Graduate Studies dean candidates present ideas for the future

By Mateusz Janik and Camryn Cutinello

From left to right, Suaznne McBride, professor and chair of the Communication Department; Paul Catanese, professor and director of Graduate Studies in the Art and Art History Department; and David Tarleton, associate professor in the Cinema and Television Arts Department are all candidates for the dean of the School of Graduate Studies position. Courtesy of Columbia College Chicago

As the spring semester concludes, Columbia is preparing to hire one of three final candidates for the dean of the School of Graduate Studies position.

“Our graduate enrollment remains strong, and the graduate students with whom I have interacted this year are everything we could hope for: smart, engaged, interesting and invested in their creative practices,” said Senior Vice President and Provost Marcella David in an April 1 collegewide email announcing the search for a new dean.

Over the course of a week starting on Thursday, May 6, the three candidates presented over Zoom and spoke of their qualifications, as well as sharing their vision for graduate education at Columbia.

With David moderating, the three candidate forums included Paul Catanese, professor and director of Graduate Studies in the Art and Art History Department; Suzanne McBride, professor and chair of the Communication Department; and David Tarleton, associate professor in the Cinema and Television Arts Department.

President and CEO Kwang-Wu Kim spoke about graduate education during his recent State of the College Address, asking what the role of graduate education should be at Columbia.

“How might we have to rethink the traditional delivery models that we use to deliver our education in general in order to accommodate a larger body of graduate students?” Kim asked.

Yonty Friesem, director of graduate studies and assistant professor in the Communication Department, said the role of dean of the School of Graduate Studies consists of creating, revising and implementing policies related to graduate admissions, graduate studies, graduate assistantships and graduate faculty status.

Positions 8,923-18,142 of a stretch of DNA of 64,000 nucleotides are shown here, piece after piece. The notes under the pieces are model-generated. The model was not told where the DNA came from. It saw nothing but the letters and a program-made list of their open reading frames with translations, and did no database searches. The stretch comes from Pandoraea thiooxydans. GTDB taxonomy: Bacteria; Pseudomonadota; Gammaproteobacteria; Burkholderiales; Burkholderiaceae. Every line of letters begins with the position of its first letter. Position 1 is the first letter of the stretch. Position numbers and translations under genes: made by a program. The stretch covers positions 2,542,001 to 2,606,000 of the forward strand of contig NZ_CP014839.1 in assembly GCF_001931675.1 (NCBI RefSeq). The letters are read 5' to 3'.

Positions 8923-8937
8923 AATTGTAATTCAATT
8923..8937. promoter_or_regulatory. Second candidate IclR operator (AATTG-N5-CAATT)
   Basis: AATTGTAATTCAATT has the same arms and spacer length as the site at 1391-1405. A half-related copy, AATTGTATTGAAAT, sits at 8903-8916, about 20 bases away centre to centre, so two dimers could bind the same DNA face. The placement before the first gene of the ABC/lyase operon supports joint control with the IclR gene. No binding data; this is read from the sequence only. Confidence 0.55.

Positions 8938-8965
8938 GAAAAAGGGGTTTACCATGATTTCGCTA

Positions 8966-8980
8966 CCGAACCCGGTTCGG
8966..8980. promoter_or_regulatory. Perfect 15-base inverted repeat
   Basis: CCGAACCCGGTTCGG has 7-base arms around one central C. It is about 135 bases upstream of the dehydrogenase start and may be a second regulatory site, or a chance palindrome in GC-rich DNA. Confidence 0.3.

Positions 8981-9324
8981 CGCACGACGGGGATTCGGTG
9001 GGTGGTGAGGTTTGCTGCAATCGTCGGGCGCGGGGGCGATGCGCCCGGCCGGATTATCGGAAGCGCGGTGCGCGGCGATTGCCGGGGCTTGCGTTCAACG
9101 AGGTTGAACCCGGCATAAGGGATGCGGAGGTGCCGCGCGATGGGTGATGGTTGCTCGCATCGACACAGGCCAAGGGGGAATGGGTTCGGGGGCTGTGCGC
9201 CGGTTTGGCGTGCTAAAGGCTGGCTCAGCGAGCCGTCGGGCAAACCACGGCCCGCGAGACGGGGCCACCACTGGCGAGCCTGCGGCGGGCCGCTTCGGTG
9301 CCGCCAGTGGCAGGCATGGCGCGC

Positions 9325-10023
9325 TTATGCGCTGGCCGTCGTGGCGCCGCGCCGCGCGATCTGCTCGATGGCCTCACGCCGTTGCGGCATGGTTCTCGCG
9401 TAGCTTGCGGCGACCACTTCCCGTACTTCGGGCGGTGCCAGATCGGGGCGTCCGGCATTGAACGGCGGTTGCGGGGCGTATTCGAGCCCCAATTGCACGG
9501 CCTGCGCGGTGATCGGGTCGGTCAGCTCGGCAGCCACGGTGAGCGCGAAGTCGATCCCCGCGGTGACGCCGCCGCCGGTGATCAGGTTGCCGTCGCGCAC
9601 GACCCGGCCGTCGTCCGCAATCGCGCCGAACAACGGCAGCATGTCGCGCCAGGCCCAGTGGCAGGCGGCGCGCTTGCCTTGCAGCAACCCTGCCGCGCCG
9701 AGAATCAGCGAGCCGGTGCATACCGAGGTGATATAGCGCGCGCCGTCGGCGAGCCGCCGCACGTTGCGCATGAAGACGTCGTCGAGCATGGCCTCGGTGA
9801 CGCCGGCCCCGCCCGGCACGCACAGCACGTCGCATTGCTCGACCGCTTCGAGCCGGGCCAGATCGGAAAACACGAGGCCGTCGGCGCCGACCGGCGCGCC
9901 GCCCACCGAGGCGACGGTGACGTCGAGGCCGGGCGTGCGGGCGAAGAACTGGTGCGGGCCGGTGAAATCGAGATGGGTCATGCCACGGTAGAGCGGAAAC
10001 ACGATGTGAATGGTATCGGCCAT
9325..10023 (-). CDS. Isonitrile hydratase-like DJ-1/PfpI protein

The new graduate dean will serve as a permanent replacement to the current interim dean, Jeff Schiff, who has held the position since 2019 after replacing Pegeen Reichert Powell, the previous interim dean and current chair of the English and Creative Writing Department.

“It’s a tough job to do and a very difficult one, but highly needed,” Friesem said. “From my point of view, I would like to see that the new graduate dean will continue on the work that has started with Pegeen and Jeff.”

Faculty and staff completed online surveys evaluating each candidate after their presentations, and the position will be filled by early June, according to a May 10 email from the provost’s office.

Paul Catanese

Catanese, both a professor and director of Graduate Studies in the Art and Art History Department, said during his Thursday, May 6 presentation that he plans to raise the profile of the graduate school at Columbia while focusing on students’ needs and collaboration across the school.

Catanese came to Columbia in 2008 to join the Interdisciplinary Arts Department as a graduate faculty member and has served on more than 50 thesis committees, while having taught 50 sections of 16 graduate courses.

On the topic of national trends, Catanese said he wants to explore the idea of offering graduate certificates across the college, as students have shown interest nationally with 10% growth over the last year, as reported by the Chronicle of Higher Education on April 29.

Catanese said other institutions have been offering graduate certificates in diversity, equity and inclusion, and it may be something to consider for Columbia.

Catanese said the graduate programs should look for ways to make degree pathways more flexible and accommodating for students while implementing inclusive policies for non-matriculated students, or those who leave the program for periods of time.

Catanese said when the school founded the new Fine Arts program for the Art and Art History Department, they looked at feedback from recruiters which showed students were more likely to sign on to pursue a two-year degree rather than enroll in a three-year program.

Referencing complex collaboration from Kim’s address, Catanese said he wants to build upon this idea, creating an “interdisciplinary roof as a place to incubate new work.”

Catanese said the graduate school should consider joining organizations like the Council of Graduate Schools to learn more from other institutions and how they work.